At Ketapang close to the tributary of Kayung River in West Kalimantan of old, there lived an Iban leader called Beji.

According to stories from our forebears, Beji and his followers and fellow longhouse folk were told to leave Ketapang unless they change their cave dwelling into a new community dwelling known as longhouse adhering to the instructions from Samarugah Petara Tanah the Earth Deity. 

When he asked those men who threatened him and others to reveal the whereabouts of Samarugah, he was told that the deity lived in the sky.

“In that case I am only willing to build a new community dwelling known as the longhouse if I am able to get a direct instruction from Samarugah,” Beji told them. 

They must wait for his return from his journey to meet the deity.

“We hope you know the way to climb up to the sky,” the leader of the threatening gang answered him and said they were willing to wait for his return.

Shortly after the encounter with the threatening gang, Beji gathered the Iban longhouse folk and neighbours to consult them on his trip and the likely whereabouts of Samarugah.

At the meeting all the local leaders agreed to help him in constructing a ladder as an access to Samarugah whose abode was believed to be in the sky.

Immediately after the meeting, Beji went to see his brother Bada who lived in the cave miles away. During those early days the Ibans in Borneo were still living in caves for the simple reason that they still had no idea of building any type of shelter. 

During their brief encounter, Beji told his younger brother about his intention to climb up the sky in search of Samarugah whose instruction was needed in building a longhouse.

He told Bada to take care of his family and followers. Bada was asked by him to act as their leader in his absence.

In Danau along the Kapuas River, a short distance from Ketapang, Beji and his followers came across a big tree called ‘enchepung’ whose base was as big as a shifting cultivation paddy farm with its crown high up and not really visible with their naked eyes.

“This ‘enchepung’ tree will be used as a base to our ladder going to the sky,” Beji told his followers and supporters numbering over a thousand.

Prior to the ladder construction he held a big ‘miring’ (offering to the deities) event and called for assistance from men and animals or creatures. All these were invited to attend his offering and feast. He, however, forgot to invite the bear and termite.   

Once the ‘miring’ and feast events were done, Beji and his supporters started constructing the ladder by pulling up ‘belian’ (iron wood) poles and planks. These planks and poles were put up skyward using the ‘enchepung’ tree canopy as base.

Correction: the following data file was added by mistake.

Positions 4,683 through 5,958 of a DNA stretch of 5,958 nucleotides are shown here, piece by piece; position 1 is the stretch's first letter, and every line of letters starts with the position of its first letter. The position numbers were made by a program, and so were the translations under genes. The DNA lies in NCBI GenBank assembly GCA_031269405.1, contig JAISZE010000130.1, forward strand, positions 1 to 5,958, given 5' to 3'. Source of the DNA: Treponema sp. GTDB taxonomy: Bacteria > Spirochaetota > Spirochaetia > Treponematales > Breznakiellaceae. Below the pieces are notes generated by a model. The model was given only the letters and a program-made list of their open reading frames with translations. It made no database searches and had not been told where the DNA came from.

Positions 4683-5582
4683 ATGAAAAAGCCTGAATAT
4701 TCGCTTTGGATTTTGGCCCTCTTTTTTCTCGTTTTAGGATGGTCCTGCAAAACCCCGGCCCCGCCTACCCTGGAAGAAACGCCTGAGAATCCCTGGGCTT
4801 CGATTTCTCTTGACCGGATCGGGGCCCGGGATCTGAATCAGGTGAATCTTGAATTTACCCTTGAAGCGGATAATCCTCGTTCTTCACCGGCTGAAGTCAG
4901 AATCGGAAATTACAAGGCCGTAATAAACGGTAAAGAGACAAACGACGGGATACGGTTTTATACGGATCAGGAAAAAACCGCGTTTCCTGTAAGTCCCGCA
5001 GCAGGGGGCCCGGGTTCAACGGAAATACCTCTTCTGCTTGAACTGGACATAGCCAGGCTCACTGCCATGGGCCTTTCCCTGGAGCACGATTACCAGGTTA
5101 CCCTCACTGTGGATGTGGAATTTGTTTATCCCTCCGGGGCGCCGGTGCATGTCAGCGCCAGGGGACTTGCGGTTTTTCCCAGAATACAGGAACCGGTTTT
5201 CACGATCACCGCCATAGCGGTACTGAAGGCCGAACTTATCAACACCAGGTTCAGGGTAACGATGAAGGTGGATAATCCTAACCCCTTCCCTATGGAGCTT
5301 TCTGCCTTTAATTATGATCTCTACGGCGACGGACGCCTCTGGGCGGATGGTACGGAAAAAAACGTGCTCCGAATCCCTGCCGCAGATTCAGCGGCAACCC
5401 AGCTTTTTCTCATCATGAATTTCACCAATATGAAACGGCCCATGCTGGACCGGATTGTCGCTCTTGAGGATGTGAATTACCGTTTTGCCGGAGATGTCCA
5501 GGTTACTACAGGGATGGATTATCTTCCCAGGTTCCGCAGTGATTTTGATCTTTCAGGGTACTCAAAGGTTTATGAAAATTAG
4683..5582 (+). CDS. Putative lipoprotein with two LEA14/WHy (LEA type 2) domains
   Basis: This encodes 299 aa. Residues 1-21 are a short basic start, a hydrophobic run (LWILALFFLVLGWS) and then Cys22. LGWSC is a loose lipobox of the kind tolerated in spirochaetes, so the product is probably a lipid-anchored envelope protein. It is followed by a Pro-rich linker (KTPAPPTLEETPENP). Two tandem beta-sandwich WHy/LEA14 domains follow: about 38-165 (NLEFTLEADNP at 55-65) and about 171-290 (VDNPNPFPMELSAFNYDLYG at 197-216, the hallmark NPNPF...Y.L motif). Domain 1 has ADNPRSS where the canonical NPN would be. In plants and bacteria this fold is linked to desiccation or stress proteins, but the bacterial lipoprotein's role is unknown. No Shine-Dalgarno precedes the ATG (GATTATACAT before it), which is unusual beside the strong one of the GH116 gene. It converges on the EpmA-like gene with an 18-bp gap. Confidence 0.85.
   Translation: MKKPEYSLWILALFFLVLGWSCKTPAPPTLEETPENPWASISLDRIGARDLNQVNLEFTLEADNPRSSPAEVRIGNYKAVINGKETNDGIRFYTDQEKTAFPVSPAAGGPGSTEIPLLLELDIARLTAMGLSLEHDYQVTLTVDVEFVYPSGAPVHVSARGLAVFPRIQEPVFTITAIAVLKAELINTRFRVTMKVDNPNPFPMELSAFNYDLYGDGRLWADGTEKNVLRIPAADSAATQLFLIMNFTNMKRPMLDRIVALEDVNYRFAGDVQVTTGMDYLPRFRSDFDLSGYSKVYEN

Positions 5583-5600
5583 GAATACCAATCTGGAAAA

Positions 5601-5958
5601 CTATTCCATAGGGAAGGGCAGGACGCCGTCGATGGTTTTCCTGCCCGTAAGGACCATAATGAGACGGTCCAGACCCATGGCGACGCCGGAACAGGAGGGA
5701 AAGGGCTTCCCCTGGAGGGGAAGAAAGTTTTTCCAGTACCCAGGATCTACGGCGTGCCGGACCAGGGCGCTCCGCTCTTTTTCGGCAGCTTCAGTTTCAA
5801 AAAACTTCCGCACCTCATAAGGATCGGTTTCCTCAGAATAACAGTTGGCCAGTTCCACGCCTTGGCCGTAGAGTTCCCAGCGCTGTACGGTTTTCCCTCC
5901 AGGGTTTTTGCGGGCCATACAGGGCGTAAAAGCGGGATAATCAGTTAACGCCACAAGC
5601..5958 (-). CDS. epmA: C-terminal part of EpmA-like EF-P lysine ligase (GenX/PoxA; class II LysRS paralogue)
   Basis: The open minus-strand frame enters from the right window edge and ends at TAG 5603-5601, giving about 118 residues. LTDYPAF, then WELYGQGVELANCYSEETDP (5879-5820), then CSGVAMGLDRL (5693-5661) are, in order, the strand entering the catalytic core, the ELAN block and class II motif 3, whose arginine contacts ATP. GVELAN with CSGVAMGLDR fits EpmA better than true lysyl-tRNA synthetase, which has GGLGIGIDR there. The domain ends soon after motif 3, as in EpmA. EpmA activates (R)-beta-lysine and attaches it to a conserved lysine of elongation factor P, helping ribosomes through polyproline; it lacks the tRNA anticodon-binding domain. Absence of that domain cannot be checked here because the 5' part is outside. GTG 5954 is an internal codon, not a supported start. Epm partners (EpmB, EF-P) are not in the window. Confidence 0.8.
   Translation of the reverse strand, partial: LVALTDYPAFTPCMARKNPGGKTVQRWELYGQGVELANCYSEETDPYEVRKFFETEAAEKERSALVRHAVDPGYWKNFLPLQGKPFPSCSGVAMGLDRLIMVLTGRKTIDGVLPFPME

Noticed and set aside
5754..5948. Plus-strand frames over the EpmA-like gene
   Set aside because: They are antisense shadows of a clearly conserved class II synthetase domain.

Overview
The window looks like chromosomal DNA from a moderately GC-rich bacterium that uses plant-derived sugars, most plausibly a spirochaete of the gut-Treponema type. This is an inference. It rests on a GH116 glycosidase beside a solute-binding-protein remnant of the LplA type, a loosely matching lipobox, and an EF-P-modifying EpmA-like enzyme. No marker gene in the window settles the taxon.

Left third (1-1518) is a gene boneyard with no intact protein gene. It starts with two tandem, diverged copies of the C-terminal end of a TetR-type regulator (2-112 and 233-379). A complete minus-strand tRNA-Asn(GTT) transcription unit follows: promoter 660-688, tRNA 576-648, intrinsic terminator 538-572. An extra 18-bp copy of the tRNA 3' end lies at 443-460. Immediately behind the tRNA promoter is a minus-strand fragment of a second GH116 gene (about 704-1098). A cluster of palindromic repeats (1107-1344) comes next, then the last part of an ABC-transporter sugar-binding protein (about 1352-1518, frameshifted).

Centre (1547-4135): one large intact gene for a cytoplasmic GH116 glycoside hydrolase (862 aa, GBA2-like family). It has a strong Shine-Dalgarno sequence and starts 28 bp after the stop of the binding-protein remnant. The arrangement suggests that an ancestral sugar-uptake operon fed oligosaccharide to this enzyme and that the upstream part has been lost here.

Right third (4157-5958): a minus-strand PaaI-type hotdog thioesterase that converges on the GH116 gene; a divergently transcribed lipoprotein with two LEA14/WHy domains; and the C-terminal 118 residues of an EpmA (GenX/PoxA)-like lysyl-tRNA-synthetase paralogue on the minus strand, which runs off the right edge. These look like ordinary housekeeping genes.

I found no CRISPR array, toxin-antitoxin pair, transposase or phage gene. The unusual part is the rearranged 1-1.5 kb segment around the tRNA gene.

After a while the construction phase reached the clouds but seemed to be still far from the sky and the deity’s abode. Such height was unimaginable but the construction continued.

Meanwhile, at the tree base below both the bear and termite were angry and feeling slighted by Beji for not inviting them to the feast. As such they agreed with each other to sabotage the effort of the Iban leader in building an access to the sky.

So one morning they carried on their plan. The bear started scratching the three bark while the termite summoned its members to destroy the inside of the tree. They never stopped.

After many months of the destructive process led by Mr Bear and Mr Termite, Beji’s so-called ‘enchepung project’ came to an end — the big tree broke and tumbled down, spreading destruction to areas around the Kapuas basin and adjacent regions, killing scores of his followers.

It was discovered later that some pieces of Beji’s belian were found in Anap River in Bintulu, in Batang Ai in Lubok Antu, Sarawak as well as other areas in neighbouring regions of Borneo.     

Luck was on Beji’s side as he was still not yet up in the project. He was still supervising the construction at the tree base but failed to notice the destructive bear and termite.

In Iban folklore, the destruction was referred to as ‘Beji Nangga Hari Patah Titi Enchepung Pungkang’ (Beji’s skyward journey ended with the destruction of enchepung tree bridge).

Many of the belian pieces falling into the aforesaid regions were found hundreds of years later. 

Due to his failure of the ‘enchepung project’ Beji decided to build a longhouse on their own initiative. But he was lucky when he dreamt of Samarugah who showed him the ways to build a longhouse.

This episode of ‘enchepung project’ happened many centuries ago. After receiving instructions from Samarugah in his dream, Beji and hundreds of his followers started searching for the most suitable land to build a longhouse.

But their most vital lesson was when they saw a five-year-old boy who used leaves to shelter himself from rain.

The views expressed are those of the author and do not necessarily reflect the official policy or position of the New Sarawak Tribune.